There is, however, a chance that Kerry could turn this "French" attack to his advantage. After all, Al Gore did terribly in rural and small-town America in the 2000 election. The Kerry/Edwards team wants to improve significantly on his performance. So let me point out that there are, by my count, at least twenty-one states in our imperfect union with a town or very small city named Paris. Talk about potential, especially if the Senator is willing to give his "I dreamed I was in Paris" speech.
To be evenhanded, I have a suggestion for the Bush campaign as well, as it ramps up to do one of the few things it's still capable of doing in an election season in which events seem not to be trending its way -- attack Kerry mercilessly on every hesitation and peccadillo: Perhaps it's time that the President, Dick Cheney, Colin Powell, and Iyad Allawi hold coordinated press conferences in Washington, Baghdad, and Uzbekistan (the next time Powell visits) to brand Kerry a "sensitive outlaw."
3. The war record and the war on record: Hand it to Kerry, by the way. He spent his whole convention acting militarily tougher than Thou ("reporting for duty…"), but faced with two post-convention moments that called for a little tough-mindedness, he shied off both of them. He hesitated to hit back as soon as those scurrilous ads questioning the war record he'd bet everything on appeared, and then watched silently as the media managed to turn them into a top-of-the-news he-said/he-said story. It was a moment which brought to mind Michael Dukakis's disastrous response to a scurrilous question by CNN's Bernard Shaw in a 1988 presidential debate about whether he'd ask for the death penalty for someone who raped his wife. And it's enough to make anyone cringe.
Maureen Dowd in a fine New York Times column Sunday (Kerry: Slo-Mo on Swifties) commented on the dismal slowness of the Kerry response to challenge:
"Charging on Thursday that Mr. Bush wants the Swift boat sleazoids 'to do his dirty work,' Mr. Kerry reached for yet another Vietnam reference and water metaphor: 'When you're under attack, the best thing to do is turn your boat into the attack.' The Skipper would do well to get a swifter boat. How pathetic is it that he's playing defense on Vietnam when W. didn't even serve?... It makes sense for W. to use surrogates to do his fighting, just as he did when he slid out of Vietnam and just as he did when he sent our troops to fight his administration's misbegotten vanity war in Iraq."
Give Karl Rove credit, of course. The neocons and Pentagon hawks adored TV face-time, but Rove, whom you almost never see, is the administration's real face-time expert. Perhaps Kerry will prove lucky, even on the Swift boat ads, but other people are doing his work for him. In a front-page exposé, Kate Zernike and Jim Rutenberg of the New York Times, for instance, did a devastating job last week of laying out the tangle of funding, friendship, and influence that reaches from the Swift Boat ads right to the top of the Bush White House ("...a web of connections to the Bush family, high-profile Texas political figures and President Bush's chief political aide, Karl Rove"). In the meantime, the officer who commanded the Swift Boat next to Kerry's, now an editor at the Chicago Tribune, spoke out this weekend, after 35 years of self-enforced silence, seconding the accuracy of Kerry's memories ("The critics have taken pains to say they're not trying to cast doubts on the merit of what others did, but their version of events has splashed doubt on all of us. It's gotten harder and harder for those of us who were there to listen to accounts we know to be untrue, especially when they come from people who were not there.,"); while the White House found itself forced to "fire" Kenneth Cordier, as an adviser on veterans issues after it "learned" (as the press politely put it) that he was featured in one of the Swift Boat ads.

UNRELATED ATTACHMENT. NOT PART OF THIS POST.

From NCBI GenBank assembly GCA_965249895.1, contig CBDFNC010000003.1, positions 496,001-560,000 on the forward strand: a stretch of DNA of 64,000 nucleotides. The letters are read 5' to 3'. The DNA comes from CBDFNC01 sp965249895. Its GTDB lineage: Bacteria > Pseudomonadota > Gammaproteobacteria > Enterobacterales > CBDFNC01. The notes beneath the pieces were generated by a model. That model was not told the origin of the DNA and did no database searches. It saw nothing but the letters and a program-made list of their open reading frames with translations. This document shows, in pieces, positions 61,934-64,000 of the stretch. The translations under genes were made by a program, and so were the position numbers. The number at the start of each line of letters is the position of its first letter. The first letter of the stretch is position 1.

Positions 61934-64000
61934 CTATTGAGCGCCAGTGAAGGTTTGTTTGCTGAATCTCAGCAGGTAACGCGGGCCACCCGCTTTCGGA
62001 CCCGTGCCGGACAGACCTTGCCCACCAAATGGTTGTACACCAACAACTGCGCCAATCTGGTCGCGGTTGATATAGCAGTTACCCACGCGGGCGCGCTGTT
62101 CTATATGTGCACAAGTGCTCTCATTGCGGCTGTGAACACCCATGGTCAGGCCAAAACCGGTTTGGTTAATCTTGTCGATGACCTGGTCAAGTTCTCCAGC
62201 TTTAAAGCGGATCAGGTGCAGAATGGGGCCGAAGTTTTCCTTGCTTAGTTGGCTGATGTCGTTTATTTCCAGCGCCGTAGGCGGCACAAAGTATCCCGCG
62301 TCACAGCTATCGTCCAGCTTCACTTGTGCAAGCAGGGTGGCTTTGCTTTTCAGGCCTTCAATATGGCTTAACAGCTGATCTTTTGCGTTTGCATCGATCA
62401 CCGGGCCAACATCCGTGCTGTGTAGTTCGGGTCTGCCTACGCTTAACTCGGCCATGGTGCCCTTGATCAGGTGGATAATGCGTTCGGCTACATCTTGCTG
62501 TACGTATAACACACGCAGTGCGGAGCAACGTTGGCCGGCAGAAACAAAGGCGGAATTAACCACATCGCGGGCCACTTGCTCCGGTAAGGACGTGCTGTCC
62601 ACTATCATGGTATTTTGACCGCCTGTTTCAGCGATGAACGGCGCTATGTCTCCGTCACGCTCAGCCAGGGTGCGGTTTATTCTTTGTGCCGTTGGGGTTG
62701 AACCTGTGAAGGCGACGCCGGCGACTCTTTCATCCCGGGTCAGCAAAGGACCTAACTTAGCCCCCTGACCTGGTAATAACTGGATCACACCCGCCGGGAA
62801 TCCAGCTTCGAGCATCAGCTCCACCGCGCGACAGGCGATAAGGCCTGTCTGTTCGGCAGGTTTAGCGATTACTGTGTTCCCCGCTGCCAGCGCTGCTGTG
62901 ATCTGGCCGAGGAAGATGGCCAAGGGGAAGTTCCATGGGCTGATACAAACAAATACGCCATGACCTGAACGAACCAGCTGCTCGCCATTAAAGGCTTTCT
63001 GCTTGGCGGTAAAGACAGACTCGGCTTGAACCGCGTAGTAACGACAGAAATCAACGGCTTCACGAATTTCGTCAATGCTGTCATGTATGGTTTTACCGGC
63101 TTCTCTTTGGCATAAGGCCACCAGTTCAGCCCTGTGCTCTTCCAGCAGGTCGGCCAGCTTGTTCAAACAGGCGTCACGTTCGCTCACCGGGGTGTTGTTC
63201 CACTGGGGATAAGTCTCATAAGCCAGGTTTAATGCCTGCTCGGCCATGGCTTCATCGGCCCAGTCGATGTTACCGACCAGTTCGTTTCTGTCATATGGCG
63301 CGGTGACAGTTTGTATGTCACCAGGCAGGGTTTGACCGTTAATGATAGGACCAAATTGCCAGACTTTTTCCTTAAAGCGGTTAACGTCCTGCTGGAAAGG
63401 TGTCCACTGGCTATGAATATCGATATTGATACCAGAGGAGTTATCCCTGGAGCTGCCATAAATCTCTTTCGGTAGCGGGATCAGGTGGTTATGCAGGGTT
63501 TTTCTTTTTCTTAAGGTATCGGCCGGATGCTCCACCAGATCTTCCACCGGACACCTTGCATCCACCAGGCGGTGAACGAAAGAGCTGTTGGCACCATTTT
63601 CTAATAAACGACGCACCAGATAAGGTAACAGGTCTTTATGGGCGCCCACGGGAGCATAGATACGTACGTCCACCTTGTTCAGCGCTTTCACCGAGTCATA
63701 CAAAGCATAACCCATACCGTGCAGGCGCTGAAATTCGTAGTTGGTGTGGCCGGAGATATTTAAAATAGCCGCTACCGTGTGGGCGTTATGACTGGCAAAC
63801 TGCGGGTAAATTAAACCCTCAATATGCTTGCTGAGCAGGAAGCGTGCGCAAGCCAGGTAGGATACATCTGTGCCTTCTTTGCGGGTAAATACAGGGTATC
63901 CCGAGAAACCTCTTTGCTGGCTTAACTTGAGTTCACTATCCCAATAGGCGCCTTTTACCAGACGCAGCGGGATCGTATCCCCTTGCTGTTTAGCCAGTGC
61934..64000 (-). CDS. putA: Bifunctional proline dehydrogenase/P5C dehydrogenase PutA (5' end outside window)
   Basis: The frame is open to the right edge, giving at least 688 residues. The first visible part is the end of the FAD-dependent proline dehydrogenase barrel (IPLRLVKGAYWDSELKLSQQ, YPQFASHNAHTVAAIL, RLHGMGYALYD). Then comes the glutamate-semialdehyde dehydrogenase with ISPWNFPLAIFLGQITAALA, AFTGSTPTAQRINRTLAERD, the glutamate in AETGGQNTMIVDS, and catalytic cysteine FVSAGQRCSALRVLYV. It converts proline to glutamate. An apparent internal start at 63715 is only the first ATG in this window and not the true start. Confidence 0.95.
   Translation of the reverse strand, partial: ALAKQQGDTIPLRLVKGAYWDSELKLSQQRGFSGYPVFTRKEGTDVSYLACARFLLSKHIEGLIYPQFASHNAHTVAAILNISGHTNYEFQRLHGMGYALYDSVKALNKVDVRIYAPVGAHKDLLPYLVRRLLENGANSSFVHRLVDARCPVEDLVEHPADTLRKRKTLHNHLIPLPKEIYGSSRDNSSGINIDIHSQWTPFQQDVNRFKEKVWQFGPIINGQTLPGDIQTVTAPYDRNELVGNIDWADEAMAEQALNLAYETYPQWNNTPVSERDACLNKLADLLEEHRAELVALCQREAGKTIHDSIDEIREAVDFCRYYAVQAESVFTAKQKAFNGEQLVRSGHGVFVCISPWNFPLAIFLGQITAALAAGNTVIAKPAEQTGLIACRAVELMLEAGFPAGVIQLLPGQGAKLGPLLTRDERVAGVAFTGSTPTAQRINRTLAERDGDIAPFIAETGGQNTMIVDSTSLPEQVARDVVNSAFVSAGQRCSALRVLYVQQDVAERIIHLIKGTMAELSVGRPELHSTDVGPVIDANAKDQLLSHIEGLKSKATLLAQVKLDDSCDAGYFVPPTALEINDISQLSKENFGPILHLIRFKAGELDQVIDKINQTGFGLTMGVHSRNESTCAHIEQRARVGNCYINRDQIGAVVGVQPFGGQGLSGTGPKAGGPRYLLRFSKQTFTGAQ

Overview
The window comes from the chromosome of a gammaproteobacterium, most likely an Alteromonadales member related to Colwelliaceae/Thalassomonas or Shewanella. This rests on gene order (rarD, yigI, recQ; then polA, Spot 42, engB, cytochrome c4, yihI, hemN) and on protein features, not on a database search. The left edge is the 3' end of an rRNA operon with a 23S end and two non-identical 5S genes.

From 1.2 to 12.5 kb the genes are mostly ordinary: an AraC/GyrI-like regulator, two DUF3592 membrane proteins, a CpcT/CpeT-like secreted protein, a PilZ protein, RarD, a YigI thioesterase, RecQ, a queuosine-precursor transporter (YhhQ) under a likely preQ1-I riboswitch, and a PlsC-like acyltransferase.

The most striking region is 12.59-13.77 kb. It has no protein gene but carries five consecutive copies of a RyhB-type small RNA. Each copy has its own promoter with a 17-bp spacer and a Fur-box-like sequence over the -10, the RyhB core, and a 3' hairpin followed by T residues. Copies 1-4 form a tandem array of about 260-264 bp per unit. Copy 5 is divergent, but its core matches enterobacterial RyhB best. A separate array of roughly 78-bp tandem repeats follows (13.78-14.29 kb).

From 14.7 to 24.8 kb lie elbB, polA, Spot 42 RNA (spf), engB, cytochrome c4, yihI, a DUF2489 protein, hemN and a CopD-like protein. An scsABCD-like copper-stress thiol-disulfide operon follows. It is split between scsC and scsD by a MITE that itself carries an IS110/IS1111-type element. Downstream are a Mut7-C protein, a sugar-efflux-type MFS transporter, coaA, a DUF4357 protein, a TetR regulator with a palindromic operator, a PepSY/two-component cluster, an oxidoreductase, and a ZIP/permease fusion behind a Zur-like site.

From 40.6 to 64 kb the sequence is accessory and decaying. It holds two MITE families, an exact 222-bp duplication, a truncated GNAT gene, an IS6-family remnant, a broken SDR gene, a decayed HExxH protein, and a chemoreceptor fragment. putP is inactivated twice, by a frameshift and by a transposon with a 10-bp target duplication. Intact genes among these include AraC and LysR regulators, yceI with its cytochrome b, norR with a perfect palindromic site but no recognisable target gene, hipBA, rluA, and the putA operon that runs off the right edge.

The potentially far more damaging Kerry moment, however, was his response (see point 2 above) to the President's war resolution question. At the moment when a new Pew poll indicates that Iraq is likely to be the crucial issue, the "trump card," in swaying swing voters in this election and just when a PIPA poll indicates that a majority of Americans are coalescing around the idea that invading Iraq was at least a "mistake" ("Americans' opposition to the Iraq war continues to grow, with 69 percent of the pubic now saying that the Bush administration launched the war based on incorrect assumptions, according to a survey released Friday… Other polls this summer have found a similar erosion of support for the Iraq war. A Gallup poll in July found that 50 percent consider the war a mistake, and an Associated Press/Ipsos poll this week found that 53 percent said the war was a mistake."), Kerry gave away any leverage he might have on the issue. He simply, quite pathetically, with a single answer that undoubtedly was debated among his advisors beforehand, sidelined himself on the subject while opening himself to Bush's ridicule. (In the meantime, note that in that PIPA poll, a combined 53% of Americans either indicated a desire to have American troops withdrawn from or at least drawn down in Iraq.) Kerry has, in the words of Hearst columnist Helen Thomas, thrown away his "ace in the hole." So much for heading his electoral Swift Boat into a storm of fire.